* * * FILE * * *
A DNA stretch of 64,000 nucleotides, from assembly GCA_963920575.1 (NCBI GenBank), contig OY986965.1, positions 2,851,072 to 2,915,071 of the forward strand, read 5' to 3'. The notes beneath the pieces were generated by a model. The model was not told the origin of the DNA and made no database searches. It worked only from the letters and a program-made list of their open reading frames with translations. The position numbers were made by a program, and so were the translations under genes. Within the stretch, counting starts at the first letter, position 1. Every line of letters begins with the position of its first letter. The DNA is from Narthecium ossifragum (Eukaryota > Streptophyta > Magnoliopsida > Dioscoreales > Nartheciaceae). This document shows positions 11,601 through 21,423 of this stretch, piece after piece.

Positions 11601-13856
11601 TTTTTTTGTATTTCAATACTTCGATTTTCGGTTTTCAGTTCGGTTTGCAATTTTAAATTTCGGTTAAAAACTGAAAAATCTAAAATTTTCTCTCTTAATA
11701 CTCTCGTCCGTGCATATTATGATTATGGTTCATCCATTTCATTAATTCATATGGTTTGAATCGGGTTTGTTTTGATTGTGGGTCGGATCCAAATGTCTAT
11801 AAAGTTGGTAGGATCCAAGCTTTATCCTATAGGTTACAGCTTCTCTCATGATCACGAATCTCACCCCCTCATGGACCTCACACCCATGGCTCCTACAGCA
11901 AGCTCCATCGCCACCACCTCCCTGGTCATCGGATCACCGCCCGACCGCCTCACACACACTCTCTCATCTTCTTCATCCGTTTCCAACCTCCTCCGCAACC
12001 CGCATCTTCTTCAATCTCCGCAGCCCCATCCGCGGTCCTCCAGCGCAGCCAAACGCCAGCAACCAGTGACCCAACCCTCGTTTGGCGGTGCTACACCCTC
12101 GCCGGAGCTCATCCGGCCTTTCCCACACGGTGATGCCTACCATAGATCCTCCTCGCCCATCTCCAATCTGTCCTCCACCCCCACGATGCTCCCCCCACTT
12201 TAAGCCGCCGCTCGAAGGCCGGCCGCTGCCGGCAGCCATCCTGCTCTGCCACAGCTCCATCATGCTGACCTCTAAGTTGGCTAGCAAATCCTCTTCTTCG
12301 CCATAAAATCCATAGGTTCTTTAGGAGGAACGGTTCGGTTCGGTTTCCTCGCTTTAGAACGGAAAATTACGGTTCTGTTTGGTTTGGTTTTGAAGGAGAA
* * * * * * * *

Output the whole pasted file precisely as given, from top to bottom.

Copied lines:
A DNA stretch of 64,000 nucleotides, from assembly GCA_963920575.1 (NCBI GenBank), contig OY986965.1, positions 2,851,072 to 2,915,071 of the forward strand, read 5' to 3'. The notes beneath the pieces were generated by a model. The model was not told the origin of the DNA and made no database searches. It worked only from the letters and a program-made list of their open reading frames with translations. The position numbers were made by a program, and so were the translations under genes. Within the stretch, counting starts at the first letter, position 1. Every line of letters begins with the position of its first letter. The DNA is from Narthecium ossifragum (Eukaryota > Streptophyta > Magnoliopsida > Dioscoreales > Nartheciaceae). This document shows positions 11,601 through 21,423 of this stretch, piece after piece.

Positions 11601-13856
11601 TTTTTTTGTATTTCAATACTTCGATTTTCGGTTTTCAGTTCGGTTTGCAATTTTAAATTTCGGTTAAAAACTGAAAAATCTAAAATTTTCTCTCTTAATA
11701 CTCTCGTCCGTGCATATTATGATTATGGTTCATCCATTTCATTAATTCATATGGTTTGAATCGGGTTTGTTTTGATTGTGGGTCGGATCCAAATGTCTAT
11801 AAAGTTGGTAGGATCCAAGCTTTATCCTATAGGTTACAGCTTCTCTCATGATCACGAATCTCACCCCCTCATGGACCTCACACCCATGGCTCCTACAGCA
11901 AGCTCCATCGCCACCACCTCCCTGGTCATCGGATCACCGCCCGACCGCCTCACACACACTCTCTCATCTTCTTCATCCGTTTCCAACCTCCTCCGCAACC
12001 CGCATCTTCTTCAATCTCCGCAGCCCCATCCGCGGTCCTCCAGCGCAGCCAAACGCCAGCAACCAGTGACCCAACCCTCGTTTGGCGGTGCTACACCCTC
12101 GCCGGAGCTCATCCGGCCTTTCCCACACGGTGATGCCTACCATAGATCCTCCTCGCCCATCTCCAATCTGTCCTCCACCCCCACGATGCTCCCCCCACTT
12201 TAAGCCGCCGCTCGAAGGCCGGCCGCTGCCGGCAGCCATCCTGCTCTGCCACAGCTCCATCATGCTGACCTCTAAGTTGGCTAGCAAATCCTCTTCTTCG
12301 CCATAAAATCCATAGGTTCTTTAGGAGGAACGGTTCGGTTCGGTTTCCTCGCTTTAGAACGGAAAATTACGGTTCTGTTTGGTTTGGTTTTGAAGGAGAA